Maria Montessori (1870-1952) is credited with establishing the Montessori Method, which is recognized as a globally renowned educational approach.
By including this method of learning, it is no longer limited to academic subjects, but also takes into account aspects of daily life.
The focus of the root and foundation of this philosophy is on helping the individual be more independent.
This post will give you an introduction to the Montessori curriculum approach to sensory education, as well as provide you with a PDF of a printable template you can use in your environments.
What is Montessori Sensorial all about?
Before starting, it is important to clarify what Sensorial is in Montessori, as well as its importance.
The concept of sensory originates from the word “sensory.”
It is derived from the word “senses.”
These are sensory stimulation activities that are carried out by the use of Sensorial materials.
Many materials developed by Dr. Montessori can stimulate a child’s various senses as they develop.
You are not aware of the fact that human beings have more senses than you realize.
When she categorizes the exercises, she sets them into nine different groups to have in Your Montessori classroom.
This is a collection of olfactory, visual, auditory, gustatory, muscular, tactile, baric, thermal, and stereo gnostic.
Having the ability to hear, taste, smell, and see is essential for the development of a child.
This teenage group is acutely aware due to the fact that this age group experiences high levels of awareness earlier in life, approximately from age six on.
It is critical that we tap into this period of time and use it to its fullest potential, as sensory development is essential for life at this time.
The periods during a child’s life when he/she has an aptitude for a particular ability, and he/she has a keen interest in that ability, are the sensitive periods. In the long run, those interests and abilities disappear.
Montessori helps refine the senses, resulting in a child who is more in tune with their surroundings.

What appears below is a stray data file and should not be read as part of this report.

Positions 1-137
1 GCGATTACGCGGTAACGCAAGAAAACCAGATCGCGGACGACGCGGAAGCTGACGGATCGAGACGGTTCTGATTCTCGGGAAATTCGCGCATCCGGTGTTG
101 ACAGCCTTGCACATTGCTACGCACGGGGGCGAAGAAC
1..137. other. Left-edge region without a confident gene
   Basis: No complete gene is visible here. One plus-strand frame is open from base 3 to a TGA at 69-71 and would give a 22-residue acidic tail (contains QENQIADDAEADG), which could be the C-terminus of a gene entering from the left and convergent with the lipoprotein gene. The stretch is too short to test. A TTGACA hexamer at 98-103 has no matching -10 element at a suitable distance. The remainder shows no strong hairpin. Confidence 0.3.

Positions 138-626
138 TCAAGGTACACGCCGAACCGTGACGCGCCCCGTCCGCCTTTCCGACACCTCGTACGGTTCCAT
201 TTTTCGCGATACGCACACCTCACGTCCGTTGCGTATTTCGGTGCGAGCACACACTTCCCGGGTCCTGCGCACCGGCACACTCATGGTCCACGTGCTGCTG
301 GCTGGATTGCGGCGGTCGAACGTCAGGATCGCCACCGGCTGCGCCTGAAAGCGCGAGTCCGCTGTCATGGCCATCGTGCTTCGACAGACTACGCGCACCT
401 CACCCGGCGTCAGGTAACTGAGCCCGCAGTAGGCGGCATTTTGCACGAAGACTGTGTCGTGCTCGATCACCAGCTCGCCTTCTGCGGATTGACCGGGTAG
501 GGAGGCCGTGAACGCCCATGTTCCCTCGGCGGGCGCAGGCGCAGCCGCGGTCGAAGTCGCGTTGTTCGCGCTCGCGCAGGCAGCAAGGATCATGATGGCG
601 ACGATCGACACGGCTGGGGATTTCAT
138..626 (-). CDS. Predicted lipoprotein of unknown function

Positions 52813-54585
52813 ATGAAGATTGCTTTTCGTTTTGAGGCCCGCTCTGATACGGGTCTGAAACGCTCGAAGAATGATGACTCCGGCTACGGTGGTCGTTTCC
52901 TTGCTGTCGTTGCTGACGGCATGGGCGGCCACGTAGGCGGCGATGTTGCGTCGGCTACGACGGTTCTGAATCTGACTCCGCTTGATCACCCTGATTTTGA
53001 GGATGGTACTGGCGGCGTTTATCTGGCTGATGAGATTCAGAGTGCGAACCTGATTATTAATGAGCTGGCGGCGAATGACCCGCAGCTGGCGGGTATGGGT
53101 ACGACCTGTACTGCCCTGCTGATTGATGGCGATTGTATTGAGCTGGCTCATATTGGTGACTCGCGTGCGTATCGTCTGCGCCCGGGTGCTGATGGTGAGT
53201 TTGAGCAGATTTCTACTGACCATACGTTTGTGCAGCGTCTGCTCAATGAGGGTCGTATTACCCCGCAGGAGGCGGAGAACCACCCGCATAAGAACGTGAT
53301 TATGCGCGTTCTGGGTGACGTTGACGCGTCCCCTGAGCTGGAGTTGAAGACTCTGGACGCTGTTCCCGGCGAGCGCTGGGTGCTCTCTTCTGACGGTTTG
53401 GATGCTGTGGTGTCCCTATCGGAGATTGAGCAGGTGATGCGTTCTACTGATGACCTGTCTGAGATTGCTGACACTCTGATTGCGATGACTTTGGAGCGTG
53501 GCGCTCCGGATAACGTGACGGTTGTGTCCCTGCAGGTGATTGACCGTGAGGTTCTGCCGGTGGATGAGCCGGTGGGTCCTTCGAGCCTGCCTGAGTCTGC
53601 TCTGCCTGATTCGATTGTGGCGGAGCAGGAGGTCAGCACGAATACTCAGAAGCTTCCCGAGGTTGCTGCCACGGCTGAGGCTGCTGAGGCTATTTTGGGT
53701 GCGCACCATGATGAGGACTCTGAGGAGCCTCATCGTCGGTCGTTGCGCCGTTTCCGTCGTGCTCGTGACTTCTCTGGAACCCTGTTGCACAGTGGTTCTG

The Sensorial works are made to accomplish specific objectives that every child is developing at their own pace.
There are many Montessori Sensorial materials that can serve multiple purposes.
Some have several functions, but all are instrumental to some key goal. It is not play and it is not intended to provide sensory stimulation just for the sake of provocation.
Some Sensorial Areas of Focus
The olfactory sense is the sense of smell.
There are several Practical Life activities that can pair up with Sensorial experiences, such as flower arrangements.
It is important for a child to learn to distinguish different smells (putrid, pleasant, charred, fragrant, bitter, etc).
Some Montessori works that fall under the Sensorial olfactory category are:
The organ that is used for this sensorial work is the eye.
It involves shapes and colors as well as visual discrimination to match things up by size or shape.
The sense of sight is precious and by using this sense, children learn to develop depth perception, sizing quantities and even chromatography of color.
Some Montessori works that fall under the Sensorial visual (sight) category are:
The tactile sense is the sense of touch.
Fingertips, lips and mouth are especially sensitive in children.
They use these sense in sensorial activities to explore their world quite a bit.
In Montessori, they do works that teach the child to distinguish between smooth to rough and everything in-between.
Some Montessori materials that fall under the Sensorial tactile category are:
Intentional Finger Preparation
Do you know how to do Montessori Sensorial?
You are going to need some guidance in this specific subject because there are nine categories!
You will also need a plan because you will want to make sure that you are keeping all categories balanced.
By that, I mean that you don’t want to focus mostly on the three categories I mentioned above and neglect or barely do the other six categories.
Where to get Montessori Sensorial Guidance
My “Montessori Curriculum Approach to Sensory Education” is the perfect resource that you will want to get and use for all your Montessori Sensorial lessons.
This set of checklist is going to take your Montessori Sensorial planning to the next level.
You will be amazed at how helpful these checklists are going to be for you.
This is because they will shortcut your planning time and you will prepare the lessons you know are right for the child.
The Montessori Curriculum Approach to Sensory Education
This set of checklist is going to take your Montessori Sensorial planning to the next level. You will be amazed at how helpful these checklists are going to be for you because they will shortcut your planning time and you will prepare the lessons you know are right for the child.
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As you go through this information, I want you to really think about how important the Montessori Sensorial subject is.
Please make sure to do what is best for shortcutting your planning time WITHOUT affecting the quality of the lessons.